The Delta Greely School Board approved a new salary schedule at its business meeting Thursday night for exempt and administrative personnel. The new schedule addresses pay changes for nonunion employees which includes principals, the assistant superintendent, school board/superintendent secretary, technology director, information technology specialist, and business manager. The new schedule is based upon pay changes that were part of the union contract currently in place and represent the same changes teachers and support staff receive each year. According to Superintendent Laural Jackson, the schedule had not been presented previously to the Board, but should have been.

Principal salaries range from $78,925 at the low end for the bottom step of an elementary school principal and $108,295 at the high end for a secondary school principal. The new assistant superintendent pay range is from $89,629 to $120,629 and technology director from $82,044 to $110,421. Other exempt administrative staff pay ranges from $37,246 to $107,701.

In other business, the board approved the sale of several items no longer in use by the district, including gym lights from the high school gym which are currently being replaced, a commercial steam kettle, a three-door freezer in need of repair, the old floor covering from the high school gym, and miscellaneous tables, desks and furniture that is currently being held in storage.

The Board also approved the travel of three students in the Business Professionals of America (BPA) chapter to attend and compete at the BPA National Leadership Conference in Anaheim, Cali April 29 to May 5. The students developed a plan for a conference, including the logistics of carrying out the conference, that earned them a spot to compete at nationals.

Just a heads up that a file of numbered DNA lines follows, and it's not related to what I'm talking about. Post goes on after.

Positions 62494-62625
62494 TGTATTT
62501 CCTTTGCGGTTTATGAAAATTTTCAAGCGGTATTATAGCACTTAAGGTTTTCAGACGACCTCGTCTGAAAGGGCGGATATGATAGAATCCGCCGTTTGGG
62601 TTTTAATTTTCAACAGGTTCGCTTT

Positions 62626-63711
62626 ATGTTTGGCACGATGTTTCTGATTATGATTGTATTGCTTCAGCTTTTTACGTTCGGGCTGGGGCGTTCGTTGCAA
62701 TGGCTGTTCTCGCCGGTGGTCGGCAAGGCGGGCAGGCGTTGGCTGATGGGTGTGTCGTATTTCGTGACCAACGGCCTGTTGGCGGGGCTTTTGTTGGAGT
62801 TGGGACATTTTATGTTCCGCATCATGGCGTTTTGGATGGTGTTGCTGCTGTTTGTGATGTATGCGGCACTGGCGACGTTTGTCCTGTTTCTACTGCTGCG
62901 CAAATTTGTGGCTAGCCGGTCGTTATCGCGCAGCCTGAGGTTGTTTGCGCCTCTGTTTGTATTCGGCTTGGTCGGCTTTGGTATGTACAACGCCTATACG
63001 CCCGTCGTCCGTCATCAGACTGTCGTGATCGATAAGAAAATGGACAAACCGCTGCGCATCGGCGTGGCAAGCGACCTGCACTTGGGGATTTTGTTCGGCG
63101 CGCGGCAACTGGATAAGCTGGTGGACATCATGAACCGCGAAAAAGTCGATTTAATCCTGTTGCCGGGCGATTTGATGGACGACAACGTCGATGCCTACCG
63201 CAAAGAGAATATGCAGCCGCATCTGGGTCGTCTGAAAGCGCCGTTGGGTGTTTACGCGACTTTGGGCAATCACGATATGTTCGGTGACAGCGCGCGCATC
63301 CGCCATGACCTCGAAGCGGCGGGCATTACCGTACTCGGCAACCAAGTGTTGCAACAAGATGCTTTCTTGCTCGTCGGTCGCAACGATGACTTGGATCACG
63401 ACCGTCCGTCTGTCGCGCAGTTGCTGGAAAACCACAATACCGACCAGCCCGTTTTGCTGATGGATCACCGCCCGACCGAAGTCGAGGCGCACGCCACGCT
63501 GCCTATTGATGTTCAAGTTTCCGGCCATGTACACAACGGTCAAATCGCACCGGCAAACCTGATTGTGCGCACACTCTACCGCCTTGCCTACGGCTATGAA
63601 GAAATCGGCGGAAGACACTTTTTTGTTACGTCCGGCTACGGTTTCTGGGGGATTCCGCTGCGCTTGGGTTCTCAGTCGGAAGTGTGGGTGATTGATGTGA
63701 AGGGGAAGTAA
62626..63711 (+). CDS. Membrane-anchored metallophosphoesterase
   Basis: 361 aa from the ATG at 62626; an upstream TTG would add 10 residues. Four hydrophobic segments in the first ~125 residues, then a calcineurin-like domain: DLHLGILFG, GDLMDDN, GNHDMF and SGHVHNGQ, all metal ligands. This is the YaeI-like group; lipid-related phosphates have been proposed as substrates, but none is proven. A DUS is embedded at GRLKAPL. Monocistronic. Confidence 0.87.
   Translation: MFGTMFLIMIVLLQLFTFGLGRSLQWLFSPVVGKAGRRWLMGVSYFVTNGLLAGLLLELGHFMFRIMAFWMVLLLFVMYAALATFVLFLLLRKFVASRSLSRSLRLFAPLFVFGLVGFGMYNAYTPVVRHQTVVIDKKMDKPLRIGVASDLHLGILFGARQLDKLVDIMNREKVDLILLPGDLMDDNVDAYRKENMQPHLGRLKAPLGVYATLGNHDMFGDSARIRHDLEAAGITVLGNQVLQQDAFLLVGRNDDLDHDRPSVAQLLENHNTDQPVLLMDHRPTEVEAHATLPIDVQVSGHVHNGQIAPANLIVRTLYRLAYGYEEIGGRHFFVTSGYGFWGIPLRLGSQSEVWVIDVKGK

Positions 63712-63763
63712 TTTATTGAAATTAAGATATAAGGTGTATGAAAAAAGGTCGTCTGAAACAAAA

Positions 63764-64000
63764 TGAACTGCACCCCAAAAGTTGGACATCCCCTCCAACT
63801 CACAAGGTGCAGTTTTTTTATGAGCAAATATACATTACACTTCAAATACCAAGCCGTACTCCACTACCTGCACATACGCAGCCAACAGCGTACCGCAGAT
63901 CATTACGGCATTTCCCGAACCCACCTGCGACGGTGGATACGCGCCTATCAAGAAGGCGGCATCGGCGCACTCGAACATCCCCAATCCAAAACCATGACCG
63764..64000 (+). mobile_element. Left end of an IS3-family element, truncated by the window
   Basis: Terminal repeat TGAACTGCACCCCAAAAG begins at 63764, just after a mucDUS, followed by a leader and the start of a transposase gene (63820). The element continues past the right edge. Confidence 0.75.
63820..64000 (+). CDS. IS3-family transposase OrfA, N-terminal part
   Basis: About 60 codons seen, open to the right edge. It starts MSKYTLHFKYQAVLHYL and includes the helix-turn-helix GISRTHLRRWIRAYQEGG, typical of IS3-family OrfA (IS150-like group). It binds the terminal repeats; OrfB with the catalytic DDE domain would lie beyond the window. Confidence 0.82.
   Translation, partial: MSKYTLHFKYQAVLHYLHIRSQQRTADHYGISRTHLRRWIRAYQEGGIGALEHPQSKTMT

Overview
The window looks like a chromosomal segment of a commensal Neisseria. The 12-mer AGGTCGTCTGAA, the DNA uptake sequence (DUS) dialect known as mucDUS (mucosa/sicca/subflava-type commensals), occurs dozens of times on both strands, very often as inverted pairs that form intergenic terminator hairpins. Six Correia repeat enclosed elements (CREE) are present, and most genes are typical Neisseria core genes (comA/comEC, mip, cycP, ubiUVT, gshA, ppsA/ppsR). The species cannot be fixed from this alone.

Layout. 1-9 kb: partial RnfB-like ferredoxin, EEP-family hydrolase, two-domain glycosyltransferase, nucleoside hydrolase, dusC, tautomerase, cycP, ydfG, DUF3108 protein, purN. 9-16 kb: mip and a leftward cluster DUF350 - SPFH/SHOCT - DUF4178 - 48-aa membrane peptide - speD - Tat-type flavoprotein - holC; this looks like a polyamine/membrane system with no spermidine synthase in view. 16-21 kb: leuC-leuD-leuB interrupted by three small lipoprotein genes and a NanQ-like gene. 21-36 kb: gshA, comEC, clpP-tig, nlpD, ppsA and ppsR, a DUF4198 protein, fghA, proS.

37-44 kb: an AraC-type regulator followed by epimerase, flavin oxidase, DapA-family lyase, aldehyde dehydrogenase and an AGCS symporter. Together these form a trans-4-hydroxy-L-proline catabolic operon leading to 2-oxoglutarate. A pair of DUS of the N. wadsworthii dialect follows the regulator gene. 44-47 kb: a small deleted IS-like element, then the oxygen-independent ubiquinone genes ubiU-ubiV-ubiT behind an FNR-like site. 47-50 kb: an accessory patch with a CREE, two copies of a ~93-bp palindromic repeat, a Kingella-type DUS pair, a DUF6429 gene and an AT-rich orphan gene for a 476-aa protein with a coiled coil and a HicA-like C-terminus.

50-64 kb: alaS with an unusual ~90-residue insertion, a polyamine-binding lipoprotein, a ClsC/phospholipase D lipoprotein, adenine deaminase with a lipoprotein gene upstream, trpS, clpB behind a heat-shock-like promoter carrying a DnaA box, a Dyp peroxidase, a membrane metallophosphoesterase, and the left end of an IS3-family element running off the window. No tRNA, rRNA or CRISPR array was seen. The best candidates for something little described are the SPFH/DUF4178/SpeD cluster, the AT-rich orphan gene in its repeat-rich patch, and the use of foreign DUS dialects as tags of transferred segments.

During a work session prior to the business meeting, the Board took a first look at policy changes concerning the dress code for students, electronic devices, and other student issues.

New language is proposed for the dress code that requires students to dress as if they are attending work.

“School, in essence, represents student’s work environment. As such, the dress should match that of customarily accepted dress of work environments in other public places,” states the proposed policy.

The policy does not address what type of work environment or what constitutes a public place.

The policy currently includes a provision that dress should not be “distracting,” but does not define who determines what distracting dress might be, nor gives any guidance on what is considered distracting.

The electronic device policy changes remove language the policy committee felt was unnecessary, and leaves the use of such devices, including cell phones, up to building administrators and staff. Students are still required to turn over such devices to school personnel during school or school sponsored events when a staff member requests the device, but no guidance is given on when the device may be confiscated by a staff member.

The Board also looked at a preliminary budget for the 2019-20 school year. The administration proposal calls for expenditures of $11,362,938, a decrease of $171,280 from the current fiscal year’s revised budget. Revenue, although uncertain due to the current state budget issues, was estimated at $11,219,195, leaving a $143,743 deficit.

The proposal is the first look the Board has had at next year’s budget and will be refined before the deadline to submit the budget for state review of July 20. Exact revenue numbers are not available until student counts are conducted in the fall, and final approval is given by the state in January of next year, so the District must work with estimates until that time.